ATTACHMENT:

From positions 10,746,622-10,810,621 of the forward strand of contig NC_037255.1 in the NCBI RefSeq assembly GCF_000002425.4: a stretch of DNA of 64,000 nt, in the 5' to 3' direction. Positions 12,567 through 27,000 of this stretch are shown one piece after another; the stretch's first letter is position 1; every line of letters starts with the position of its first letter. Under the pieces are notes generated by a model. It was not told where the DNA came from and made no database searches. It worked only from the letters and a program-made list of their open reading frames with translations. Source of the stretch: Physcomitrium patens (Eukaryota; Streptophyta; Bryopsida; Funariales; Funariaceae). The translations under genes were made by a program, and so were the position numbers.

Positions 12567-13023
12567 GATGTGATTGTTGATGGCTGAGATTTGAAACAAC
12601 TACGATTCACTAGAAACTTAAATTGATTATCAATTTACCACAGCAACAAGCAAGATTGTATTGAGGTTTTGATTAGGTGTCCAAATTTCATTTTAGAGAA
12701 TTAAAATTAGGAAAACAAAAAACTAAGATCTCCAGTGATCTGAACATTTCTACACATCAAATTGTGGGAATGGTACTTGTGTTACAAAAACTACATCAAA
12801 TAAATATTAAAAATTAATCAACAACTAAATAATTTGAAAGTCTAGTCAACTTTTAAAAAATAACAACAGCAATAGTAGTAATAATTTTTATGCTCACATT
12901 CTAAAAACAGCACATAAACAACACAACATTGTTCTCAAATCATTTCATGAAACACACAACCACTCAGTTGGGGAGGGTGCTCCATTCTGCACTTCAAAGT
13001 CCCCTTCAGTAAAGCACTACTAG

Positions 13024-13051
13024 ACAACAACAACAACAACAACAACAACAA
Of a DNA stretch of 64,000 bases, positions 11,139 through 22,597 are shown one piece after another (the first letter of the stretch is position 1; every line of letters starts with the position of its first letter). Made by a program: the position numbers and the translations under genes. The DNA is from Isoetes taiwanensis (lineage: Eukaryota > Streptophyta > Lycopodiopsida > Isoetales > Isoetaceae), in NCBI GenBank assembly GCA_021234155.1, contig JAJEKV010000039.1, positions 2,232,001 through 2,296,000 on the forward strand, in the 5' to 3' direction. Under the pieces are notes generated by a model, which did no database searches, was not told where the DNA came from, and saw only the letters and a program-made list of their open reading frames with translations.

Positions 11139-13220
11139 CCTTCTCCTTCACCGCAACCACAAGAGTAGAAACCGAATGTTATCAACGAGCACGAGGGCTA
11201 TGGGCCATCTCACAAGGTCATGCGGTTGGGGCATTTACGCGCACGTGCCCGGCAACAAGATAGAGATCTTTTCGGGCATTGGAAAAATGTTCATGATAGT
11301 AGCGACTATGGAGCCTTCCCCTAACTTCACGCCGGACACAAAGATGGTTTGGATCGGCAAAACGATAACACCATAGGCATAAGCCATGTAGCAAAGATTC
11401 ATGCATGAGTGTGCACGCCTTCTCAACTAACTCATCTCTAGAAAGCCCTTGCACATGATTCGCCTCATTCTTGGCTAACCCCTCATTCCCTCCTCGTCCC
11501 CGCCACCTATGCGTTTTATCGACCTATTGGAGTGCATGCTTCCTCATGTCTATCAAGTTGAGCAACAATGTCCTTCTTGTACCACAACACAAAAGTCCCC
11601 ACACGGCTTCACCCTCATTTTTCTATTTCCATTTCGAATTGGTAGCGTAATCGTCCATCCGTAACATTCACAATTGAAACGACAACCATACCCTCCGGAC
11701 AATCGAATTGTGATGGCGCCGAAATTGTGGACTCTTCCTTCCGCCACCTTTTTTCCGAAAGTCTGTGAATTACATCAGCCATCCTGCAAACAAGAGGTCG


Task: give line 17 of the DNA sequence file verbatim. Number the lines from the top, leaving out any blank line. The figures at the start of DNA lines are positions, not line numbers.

11501 CGCCACCTATGCGTTTTATCGACCTATTGGAGTGCATGCTTCCTCATGTCTATCAAGTTGAGCAACAATGTCCTTCTTGTACCACAACACAAAAGTCCCC